Cornelius Van Vorst, ca.1620; 
Jersey City Free Public Library; Grover Cleveland Political Cartoon; 
Grover Cleveland Birthplace Historical Site Collection Peter Lee, former slave, ca.1880; 
Hoboken Historical Photographs Collection; Farm Map of Hillsboro, Somerset County, 1860; 
Historical Maps of New Jersey Collection; Bathing Beauties, 1890-1930; 
American Labor Museum/Botto House National Landmark Collection; Flag Salute, 1950; 
Seabrook Farms Collection;

Welcome to Electronic New Jersey!

Beginning in February 2011, the former Electronic New Jersey website is now the centerpiece of the New Jersey Digital Highway's Educators Portal. Containing 23 curriculum units about New Jersey history and its relationship to major themes in U. S. and Global History, Electronic New Jersey provides students and teachers with access to content, instructional activities and assessments using source materials drawn primarily from the Rutgers University Special Collections and University Archives, along with other New Jersey repositories and containing links to selected high quality online learning sites, such as the National Archives and the American Memory project of the Library of Congress.
As you explore Electronic New Jersey, take time to examine the many resources of the New Jersey Digital Highway, where you will encounter a broad array of electronic sources provided by many New Jersey libraries, museum, archives and historical societies. The New Jersey Digital Highway is a dynamic, exciting location where educators, students and others can investigate varied dimensions of New Jersey history and its rich cultural diversity.
What's New in Electronic New Jersey
From July through December 2010, a team of six social studies faculty from Hunterdon Central Regional High School in Flemington NJ prepared three new curriculum units for inclusion in Electronic New Jersey, funded by a grant from the New Jersey Historical Commission. Those three units are shown here--just click on the titles and start exploring them!
Additionally, two other units which were prepared at a summer curriculum development institute for the New Jersey Digital Highway in 2005 were revised and are now part of Electronic New Jersey. Also included in the most recent NJ Historical Commission grant was a total redesign of the entire Electronic New Jersey website to improve its overall navigation and usability, along with updating links in all 23 curriculum units to the most recent set of NJ Core Curriculum Content Standards in Social Studies.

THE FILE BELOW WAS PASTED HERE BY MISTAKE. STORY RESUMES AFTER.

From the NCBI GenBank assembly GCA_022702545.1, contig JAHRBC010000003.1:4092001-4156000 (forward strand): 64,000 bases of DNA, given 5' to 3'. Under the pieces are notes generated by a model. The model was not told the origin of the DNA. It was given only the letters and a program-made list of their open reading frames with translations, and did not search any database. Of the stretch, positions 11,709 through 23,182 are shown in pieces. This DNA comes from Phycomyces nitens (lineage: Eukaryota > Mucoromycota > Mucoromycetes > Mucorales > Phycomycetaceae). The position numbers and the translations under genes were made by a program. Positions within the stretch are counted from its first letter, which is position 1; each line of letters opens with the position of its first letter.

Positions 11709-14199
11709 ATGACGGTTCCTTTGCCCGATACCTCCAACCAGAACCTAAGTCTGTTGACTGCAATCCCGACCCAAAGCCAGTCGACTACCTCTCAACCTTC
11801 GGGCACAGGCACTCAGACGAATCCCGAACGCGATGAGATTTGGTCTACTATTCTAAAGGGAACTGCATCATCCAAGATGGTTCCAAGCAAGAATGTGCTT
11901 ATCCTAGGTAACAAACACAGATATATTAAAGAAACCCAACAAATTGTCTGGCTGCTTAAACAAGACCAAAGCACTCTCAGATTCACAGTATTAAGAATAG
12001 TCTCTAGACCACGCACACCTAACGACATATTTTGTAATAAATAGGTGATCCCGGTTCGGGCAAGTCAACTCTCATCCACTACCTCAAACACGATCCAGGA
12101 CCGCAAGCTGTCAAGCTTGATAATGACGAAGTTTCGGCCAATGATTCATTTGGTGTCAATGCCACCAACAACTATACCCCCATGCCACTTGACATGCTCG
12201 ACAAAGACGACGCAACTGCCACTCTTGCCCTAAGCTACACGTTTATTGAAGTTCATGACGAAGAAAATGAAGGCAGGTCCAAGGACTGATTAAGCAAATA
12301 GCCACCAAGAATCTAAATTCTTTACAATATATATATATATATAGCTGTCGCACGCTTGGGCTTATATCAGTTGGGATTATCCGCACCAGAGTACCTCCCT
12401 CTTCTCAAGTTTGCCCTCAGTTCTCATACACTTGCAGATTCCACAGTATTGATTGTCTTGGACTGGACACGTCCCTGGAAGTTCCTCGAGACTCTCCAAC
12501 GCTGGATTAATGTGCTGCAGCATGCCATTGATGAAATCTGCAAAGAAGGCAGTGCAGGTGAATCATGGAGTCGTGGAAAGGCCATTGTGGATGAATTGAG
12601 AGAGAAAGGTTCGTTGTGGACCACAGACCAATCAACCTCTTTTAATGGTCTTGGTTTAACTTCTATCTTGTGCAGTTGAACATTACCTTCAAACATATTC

User Survey
The Electronic New Jersey project team invites your feedback about the fully revised site and how you employ it for classroom instruction, research, and other purposes. We encourage you to complete this brief survey by clicking on the link below, and we look forward to your suggestions on how to improve the site, for new curriculum units, and on how to make Electronic New Jersey more effective as an online learning environment.
Forthcoming Additions to Electronic New Jersey
The project team anticipates adding new features to Electronic New Jersey throughout 2011, including templates to aid in the design of primary source-based units on New Jersey history and culture using the resources available within the New Jersey Digital Highway collections. We will also be updating older units in Electronic New Jersey periodically, particularly teacher resources and bibliographies that support in-depth study of unit content.
Electronic New Jersey Lessons
About Electronic New Jersey
Supported by grants from the NJ Historical Commission, the Electronic New Jersey Project provides primary source learning materials and related instructional activities within 23 curriculum units to increase student and faculty understanding of New Jersey's role in U. S. history. Beginning in 1997, faculty at Hunterdon Central Regional HS in Flemington NJ and Spotswood NJ HS collaborated with archivists and librarians at the Alexander Library to select, study and develop resources for this project. Howard Green, research director of the NJ Historical Commission, assisted in the selection and review of sources for the project, lending his substantial expertise in NJ history throughout the development of the site. Since that time, a consortium of New Jersey school districts have collaborated with Rutgers University-New Brunswick, the NJ State Archives, and the NJ Historical Society to further develop and expand the project website.
In January 2011, the Electronic New Jersey website was relocated to the Educators Portal of the NJ Digital Highway as part of a substantial site redesign and expansion funded by a grant from the NJ Historical Commission.
We welcome your inquiries and questions about site contents, design and instructional activities. Please contact us with your comments.
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